Long- range, wide-area networking for the IoT is showing promise, but customers need a quick, low-power wireless access (LPWA) solution to get moving. While developers of those solutions are eager to help, the answer as to which wireless interface is best continues to waddle in ambiguity. Rohm Semiconductor has offered yet another solution.
Last week I discussed how Sierra Wireless was helping developers and solution providers move forward despite the ambiguity by offering a chip that handles both NB-IoT and LTE-M (Cat-M1) in the licensed cellular bands. I had surmised that combinations of licensed and unlicensed would be the way forward. I even somewhat facetiously predicted that, with silicon being so cheap, we’d soon see chips supporting licensed and unlicensed options, adding unlicensed Sigfox and LoRaWAN LPWA to ICs that also support NB-IoT and LTE-M.
Well, a few days later, Rohm Semiconductor announced its ML7404, a chip that supports two unlicensed interfaces, Sigfox and IEEE 802.15.4k, adding yet another wrinkle to the LPWA landscape (Figure 1).
Figure 1: Rohm’s ML7404 IC combines Sigfox and IEEE 802.15.4k wireless interfaces in a single chip. (Image source: Rohm Semiconductor).
Some of the nuances of Sigfox and its big competitor LoRaWAN have been covered previously, but IEEE 802.15.4k is new to these pages. It’s an official standard that derives from the IEEE’s work on the 802.15.4 media access control (MAC) and physical layer (PHY) to make it more suited to low-energy, critical infrastructure monitoring (LECIM). Note that 802.15.4 is the standard upon which Zigbee is based, so it’s well known already, though interfaces can never consume too little power: less is always better, for a given data rate and range.
While the 802.14.4k standard supports direct-sequence spread-spectrum (DSSS) and frequency shift keying (FSK) modulation, the ML7404 supports only DSSS and it operates in sub-GHz bands. The baseline IEEE standard 802.15.4 operates in both the 2.45-GHz and sub-GHz bands, but lower-frequency, sub-GHz operation allows for greater signal propagation distances and lower absorption by obstacles.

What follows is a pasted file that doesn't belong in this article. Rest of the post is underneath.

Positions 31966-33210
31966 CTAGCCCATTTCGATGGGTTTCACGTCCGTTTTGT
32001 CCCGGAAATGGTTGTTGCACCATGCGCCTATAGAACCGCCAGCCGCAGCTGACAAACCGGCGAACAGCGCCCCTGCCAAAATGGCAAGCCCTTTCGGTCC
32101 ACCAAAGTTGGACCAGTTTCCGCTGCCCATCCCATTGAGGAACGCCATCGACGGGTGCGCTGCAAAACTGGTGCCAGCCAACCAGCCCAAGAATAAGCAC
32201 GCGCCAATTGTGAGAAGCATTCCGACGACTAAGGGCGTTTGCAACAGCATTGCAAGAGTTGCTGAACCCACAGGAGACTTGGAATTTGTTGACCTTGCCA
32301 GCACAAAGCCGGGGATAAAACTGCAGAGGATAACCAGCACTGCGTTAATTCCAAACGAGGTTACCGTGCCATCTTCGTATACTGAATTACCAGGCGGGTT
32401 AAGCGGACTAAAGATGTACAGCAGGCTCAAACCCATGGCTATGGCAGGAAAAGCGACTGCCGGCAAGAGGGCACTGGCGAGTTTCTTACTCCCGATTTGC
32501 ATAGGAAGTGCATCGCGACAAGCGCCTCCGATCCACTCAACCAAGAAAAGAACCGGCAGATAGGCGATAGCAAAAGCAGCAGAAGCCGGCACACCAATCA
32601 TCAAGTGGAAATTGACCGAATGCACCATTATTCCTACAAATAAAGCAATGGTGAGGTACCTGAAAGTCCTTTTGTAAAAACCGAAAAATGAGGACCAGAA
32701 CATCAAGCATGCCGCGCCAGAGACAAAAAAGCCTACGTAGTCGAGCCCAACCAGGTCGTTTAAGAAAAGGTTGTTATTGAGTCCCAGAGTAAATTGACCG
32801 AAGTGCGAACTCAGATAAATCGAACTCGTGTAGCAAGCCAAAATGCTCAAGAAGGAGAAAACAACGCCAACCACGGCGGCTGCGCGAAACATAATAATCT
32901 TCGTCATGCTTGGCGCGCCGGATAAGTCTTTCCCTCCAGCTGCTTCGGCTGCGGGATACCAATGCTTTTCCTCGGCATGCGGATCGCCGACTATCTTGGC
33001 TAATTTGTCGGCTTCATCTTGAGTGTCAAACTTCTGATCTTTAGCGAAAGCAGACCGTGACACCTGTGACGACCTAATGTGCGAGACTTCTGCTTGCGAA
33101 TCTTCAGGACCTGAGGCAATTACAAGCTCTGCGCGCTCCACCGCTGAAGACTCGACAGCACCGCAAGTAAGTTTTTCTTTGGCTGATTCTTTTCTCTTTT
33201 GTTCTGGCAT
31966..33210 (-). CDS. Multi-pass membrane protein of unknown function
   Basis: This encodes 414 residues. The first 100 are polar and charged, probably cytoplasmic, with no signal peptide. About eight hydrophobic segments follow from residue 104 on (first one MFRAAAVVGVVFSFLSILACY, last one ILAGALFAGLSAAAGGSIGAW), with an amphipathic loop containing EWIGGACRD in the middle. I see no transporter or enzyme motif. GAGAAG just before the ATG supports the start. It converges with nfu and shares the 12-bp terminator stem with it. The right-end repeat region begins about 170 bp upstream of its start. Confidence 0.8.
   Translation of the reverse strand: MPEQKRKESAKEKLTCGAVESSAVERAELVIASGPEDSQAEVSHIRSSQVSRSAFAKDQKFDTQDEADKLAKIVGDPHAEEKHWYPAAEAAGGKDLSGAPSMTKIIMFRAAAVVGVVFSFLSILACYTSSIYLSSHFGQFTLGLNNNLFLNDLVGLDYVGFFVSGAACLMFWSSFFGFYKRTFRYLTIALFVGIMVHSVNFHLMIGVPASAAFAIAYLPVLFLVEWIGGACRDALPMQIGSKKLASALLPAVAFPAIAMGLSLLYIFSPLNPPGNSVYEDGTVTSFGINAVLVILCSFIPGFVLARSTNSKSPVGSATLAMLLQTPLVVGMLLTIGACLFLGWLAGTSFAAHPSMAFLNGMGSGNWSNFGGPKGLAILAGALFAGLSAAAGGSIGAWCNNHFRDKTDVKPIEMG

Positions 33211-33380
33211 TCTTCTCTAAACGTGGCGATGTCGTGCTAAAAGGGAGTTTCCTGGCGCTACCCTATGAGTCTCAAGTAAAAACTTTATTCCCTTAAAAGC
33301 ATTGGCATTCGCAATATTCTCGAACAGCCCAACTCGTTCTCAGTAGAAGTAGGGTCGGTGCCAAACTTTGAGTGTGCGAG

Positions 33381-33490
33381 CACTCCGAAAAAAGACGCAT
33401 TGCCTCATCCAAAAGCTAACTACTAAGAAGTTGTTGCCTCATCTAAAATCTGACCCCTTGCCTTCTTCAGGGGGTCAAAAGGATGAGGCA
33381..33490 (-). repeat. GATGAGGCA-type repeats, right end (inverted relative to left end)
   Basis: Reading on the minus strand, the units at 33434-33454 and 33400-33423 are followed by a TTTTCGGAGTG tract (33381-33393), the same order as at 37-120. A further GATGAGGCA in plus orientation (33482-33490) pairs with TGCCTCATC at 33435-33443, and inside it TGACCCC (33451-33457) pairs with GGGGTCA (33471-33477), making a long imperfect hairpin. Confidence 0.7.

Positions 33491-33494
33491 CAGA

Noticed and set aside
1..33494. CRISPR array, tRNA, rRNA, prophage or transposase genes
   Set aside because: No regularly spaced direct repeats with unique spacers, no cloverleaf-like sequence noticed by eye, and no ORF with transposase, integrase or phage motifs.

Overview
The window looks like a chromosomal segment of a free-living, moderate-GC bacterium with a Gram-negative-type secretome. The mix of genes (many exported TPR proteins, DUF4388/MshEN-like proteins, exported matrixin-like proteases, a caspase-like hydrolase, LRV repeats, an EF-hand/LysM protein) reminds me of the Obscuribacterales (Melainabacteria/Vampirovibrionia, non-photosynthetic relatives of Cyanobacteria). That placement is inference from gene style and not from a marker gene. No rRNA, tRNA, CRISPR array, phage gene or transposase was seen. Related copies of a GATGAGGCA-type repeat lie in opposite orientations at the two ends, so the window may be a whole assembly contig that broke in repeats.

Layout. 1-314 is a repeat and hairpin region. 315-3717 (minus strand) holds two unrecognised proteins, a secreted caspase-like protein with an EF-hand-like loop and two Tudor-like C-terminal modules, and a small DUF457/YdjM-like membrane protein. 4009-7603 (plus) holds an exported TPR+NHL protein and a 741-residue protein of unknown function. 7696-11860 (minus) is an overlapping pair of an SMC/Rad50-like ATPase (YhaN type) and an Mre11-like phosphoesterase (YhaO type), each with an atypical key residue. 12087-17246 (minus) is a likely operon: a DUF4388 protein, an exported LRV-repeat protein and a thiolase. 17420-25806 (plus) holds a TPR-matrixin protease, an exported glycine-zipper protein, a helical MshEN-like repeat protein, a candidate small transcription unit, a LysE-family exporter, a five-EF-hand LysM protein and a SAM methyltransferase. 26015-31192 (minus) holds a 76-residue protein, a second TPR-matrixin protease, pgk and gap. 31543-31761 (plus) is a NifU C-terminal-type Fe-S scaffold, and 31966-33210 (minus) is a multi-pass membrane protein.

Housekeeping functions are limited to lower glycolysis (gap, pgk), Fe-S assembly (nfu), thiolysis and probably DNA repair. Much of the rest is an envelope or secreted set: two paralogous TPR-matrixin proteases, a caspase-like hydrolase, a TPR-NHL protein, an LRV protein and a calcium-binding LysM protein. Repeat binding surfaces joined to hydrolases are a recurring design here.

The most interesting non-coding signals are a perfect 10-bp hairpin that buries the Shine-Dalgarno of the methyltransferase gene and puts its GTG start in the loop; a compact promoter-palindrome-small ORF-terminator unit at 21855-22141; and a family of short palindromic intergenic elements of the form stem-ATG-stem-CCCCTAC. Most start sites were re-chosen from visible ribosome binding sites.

Combo Reduces Risk, Accelerates Deployments
By combining the two sub-GHz interfaces, Sigfox and IEEE 802.15.4k, Rohm’s ML7404 gives solution providers the benefit of having the global compatibility of both interfaces, along with Sigfox’s large number of subscribers and IEEE 802.15.4k’s DSSS signal robustness in the face of interferers. It also reduces design risk. The protocol stack for 802.15.4k will be provided free as open-source software from Rohm’s partner stack vendors.
Like other combination chips, the goal is to simplify choices so designs can move forward. Meeting this goal is important as systems are increasingly designed with a global customer in mind. The ML7404’s dual-interface support gives developers the assurance that a single SKU will work globally, from Europe to the United States and Japan, to effect greater adoption of devices and services.
Customers need to be able to focus on acquiring, analyzing and acting upon the data, instead of worrying about which wireless interface will work in their particular region. It’s the job of solution providers to solve that particular problem, and the ML7404 helps with that.
On-chip BPSK for Sigfox Lowers Power
Sometimes how a provider solves a problem has enormous effects on the final outcome. True, higher integration and flexibility lead to greater power consumption and a generally larger IC footprint. It also requires more software support. That said, the designers of the ML7404 made some interesting design choices to offset the downsides.
For instance, instead of generating the Sigfox BPSK waveforms in an off-chip microcontroller (MCU), as is normally the case, the ML7404’s on-chip dedicated circuitry develops the BPSK-modulated signal (Figure 2). This eliminates the need for an external MCU, saving power.
Figure 2: The ML7404 implements Sigfox-required BPSK modulation in hardware to avoid the need for a separate MCU. (Image source: Rohm Semiconductor)
As it stands, the IC consumes 1 mW off a 1.8- to 3.6-V supply, with a transmit current of 34 mA @ 20 mW in either Sigfox or 15.4k mode. The receive current is 13.6 mA. Most critically, the current consumed in sleep mode, which is what the devices will be in for the majority of their working life, is 1.2 microamps (µA).
To help get providers moving on a design, the ML7404 is supported by an evaluation kit that bundles sample programs, such as a simple MAC, and various test scenarios, along with reference module designs. Manuals and tools can be downloaded from LAPIS’s site (Rohm acquired LAPIS semiconductor, the designers of the ML7404.)
As the Mobile World Congress unfolds this week in San Francisco, it’s likely there will be more IoT developments that involve integration and other enhancements. We’ll keep you up to date on those, and any other announcements that will help meet the need for fast, efficient, low-power, low-cost IoT solutions for the next generation of systems. Let us know what you’d like to hear more about that will help you develop and deploy your IoT solutions.